More To Say

This morning’s college admissions scandal has hit me in a way I really didn’t expect it to.

I have some scattered thoughts because that’s how I think.

  1. To be clear, it’s weird that the story focuses on the two female actresses and not their spouses. Macy is more famous than the other two. So, yes, let’s acknowledge that.

  2. I was indifferent towards Loughlin and actually really liked Macy and Huffman. They can all go to hell.

  3. It’s really hard for me to say this next part without coming off like a jerk, but, Huffman and Macy spent tons of money and time faking qualifications for their daughter’s Yale acceptance, and the fake version of their daughter still didn’t do as well on her SATs as I did. I mean. I mean.

  4. Re: the last point, education is not about competition, or it shouldn’t be. But admissions? Admissions definitely is. So that’s the only reason I’m bothering to compare. I don’t think doing better or worse on a flawed metric means you’re more or less valuable.

  5. So here’s my real point. My parents (and teachers, and advisors, and everyone) expected Great Things from me. I was special, I was told, and gifted. But I was sort of a listless student until about 9th grade, when I became very diligent. I was fortunate not to be impoverished in any way or physically unwell (and I’m still male). But admission to top schools is guaranteed to no one, and you can’t really be a listless student and expect entry. I didn’t do as well as people expected of me on AP exams, but I did well on various subject SATs, the SATs themselves, and I was a strong writer. Still though, I was told (and rightfully so) by educators to complete my Eagle Scout project, to talk up my experience abroad, all sorts of things (since I wasn’t an athlete) to have a better shot. I didn’t really do much of that and I applied early. And I got in.

  6. I figured from that moment I’d gotten lucky but earned it, but almost as soon as I got to school I felt like I didn’t belong. Everyone else, it seemed, could do just about anything they wanted to and I didn’t feel like I had any real skills. I was never directly told as much, but I got the impression some of my classmates really thought I was accepted through some trickery, and I came to believe it myself, especially as I initially struggled academically and emotionally. Yeah, everyone who cared about me told me otherwise, but it’s pretty difficult to get out of a mindset that surrounds you most days, and that’s how I felt.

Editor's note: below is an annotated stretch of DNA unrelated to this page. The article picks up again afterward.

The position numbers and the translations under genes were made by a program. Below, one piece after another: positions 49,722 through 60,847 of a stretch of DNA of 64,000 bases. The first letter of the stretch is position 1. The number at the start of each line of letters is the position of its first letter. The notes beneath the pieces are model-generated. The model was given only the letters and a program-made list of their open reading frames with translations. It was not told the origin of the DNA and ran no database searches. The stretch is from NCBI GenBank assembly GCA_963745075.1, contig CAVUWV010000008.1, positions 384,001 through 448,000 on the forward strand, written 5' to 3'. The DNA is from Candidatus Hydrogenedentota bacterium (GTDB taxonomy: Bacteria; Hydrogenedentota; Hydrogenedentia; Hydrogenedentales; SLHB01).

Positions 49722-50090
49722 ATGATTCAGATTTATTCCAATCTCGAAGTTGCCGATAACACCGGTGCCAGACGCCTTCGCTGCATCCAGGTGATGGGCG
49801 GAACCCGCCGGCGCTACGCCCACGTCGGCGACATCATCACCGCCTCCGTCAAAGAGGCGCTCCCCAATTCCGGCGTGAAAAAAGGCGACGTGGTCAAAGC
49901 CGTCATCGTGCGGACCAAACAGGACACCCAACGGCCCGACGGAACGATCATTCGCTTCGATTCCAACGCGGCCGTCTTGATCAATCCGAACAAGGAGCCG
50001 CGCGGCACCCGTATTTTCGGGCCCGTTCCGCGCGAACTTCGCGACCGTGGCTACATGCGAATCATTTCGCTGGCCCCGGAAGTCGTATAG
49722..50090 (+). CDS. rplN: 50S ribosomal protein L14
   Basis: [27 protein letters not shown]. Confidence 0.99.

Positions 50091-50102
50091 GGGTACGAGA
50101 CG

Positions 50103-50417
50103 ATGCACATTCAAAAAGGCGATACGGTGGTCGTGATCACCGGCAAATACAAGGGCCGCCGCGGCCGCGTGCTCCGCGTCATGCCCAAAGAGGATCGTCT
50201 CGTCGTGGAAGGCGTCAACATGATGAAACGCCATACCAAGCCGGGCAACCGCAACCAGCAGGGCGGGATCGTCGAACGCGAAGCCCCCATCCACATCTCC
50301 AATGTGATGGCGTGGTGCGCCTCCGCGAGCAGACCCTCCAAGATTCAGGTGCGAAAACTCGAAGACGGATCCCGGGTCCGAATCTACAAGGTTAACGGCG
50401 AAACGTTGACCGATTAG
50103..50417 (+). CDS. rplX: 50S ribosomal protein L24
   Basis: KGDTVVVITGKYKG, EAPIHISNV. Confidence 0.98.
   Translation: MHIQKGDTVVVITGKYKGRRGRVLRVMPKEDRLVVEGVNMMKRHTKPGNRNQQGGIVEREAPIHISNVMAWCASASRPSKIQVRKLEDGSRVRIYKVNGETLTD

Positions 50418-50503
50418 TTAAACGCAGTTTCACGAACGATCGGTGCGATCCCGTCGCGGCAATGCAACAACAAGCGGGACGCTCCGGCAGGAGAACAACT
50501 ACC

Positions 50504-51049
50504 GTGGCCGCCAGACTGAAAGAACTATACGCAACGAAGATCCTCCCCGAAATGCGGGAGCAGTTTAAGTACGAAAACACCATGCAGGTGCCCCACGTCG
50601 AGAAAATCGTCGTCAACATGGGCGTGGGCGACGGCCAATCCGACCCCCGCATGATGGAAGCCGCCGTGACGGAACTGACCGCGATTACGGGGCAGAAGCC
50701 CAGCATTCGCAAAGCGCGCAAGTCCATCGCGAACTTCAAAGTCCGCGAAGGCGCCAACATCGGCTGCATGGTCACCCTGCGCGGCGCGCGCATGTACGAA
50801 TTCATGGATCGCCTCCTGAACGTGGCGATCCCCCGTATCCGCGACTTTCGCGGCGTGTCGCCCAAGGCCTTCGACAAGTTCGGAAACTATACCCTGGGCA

7. Unfortunately, my belief about my own skills persisted for more than a decade, really until last fall when I did well my first semester in my doctoral program. Even now, when I do a new task for the first time, my first thought is that I’ll be found out as some sort of intellectual fraud and tossed back into the ether. I know how to ignore those thoughts now, but they still occur.

  8. I say all this to say, what did these students think? Did they feel they belonged where they were? Did they ever feel excluded? Maybe they did. But I can tell you, at least to my parents, the only way in was to actually earn it, and, though it took me way too long to understand it, I really did earn it way back in 2002.

  9. This plan that these parents and students had, it was so elaborate and complex. And at no point did it seem like they ought to just apply to different schools or figure out what it would take to improve their qualifications. They even laundered the “donations” to be tax-deductible.

  10. I don’t really know where I’m going with this. I’m just peeved that I always thought I hadn’t belonged when I really did, while apparently so many people who shouldn’t have been there were. I wasn’t ever less qualified than they were, and I wish I hadn’t spent so long believing that this was the case.

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Justin Gerald

Age: 28 Hometown: NYC Location: NYC Career: Education Undergrad: Princeton Grad: New School Likes: Cooking, Baseball, Socializing, Parks, Pop Culture, Feminism Loves: Traveling, Running, Lifting, Trivia, Teaching, Equality